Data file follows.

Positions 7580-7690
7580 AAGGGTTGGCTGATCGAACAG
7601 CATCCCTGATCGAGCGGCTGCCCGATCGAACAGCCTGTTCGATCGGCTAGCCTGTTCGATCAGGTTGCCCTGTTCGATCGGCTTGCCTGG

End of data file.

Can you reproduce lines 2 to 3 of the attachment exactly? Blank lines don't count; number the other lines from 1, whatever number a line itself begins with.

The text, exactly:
7580 AAGGGTTGGCTGATCGAACAG
7601 CATCCCTGATCGAGCGGCTGCCCGATCGAACAGCCTGTTCGATCGGCTAGCCTGTTCGATCAGGTTGCCCTGTTCGATCGGCTTGCCTGG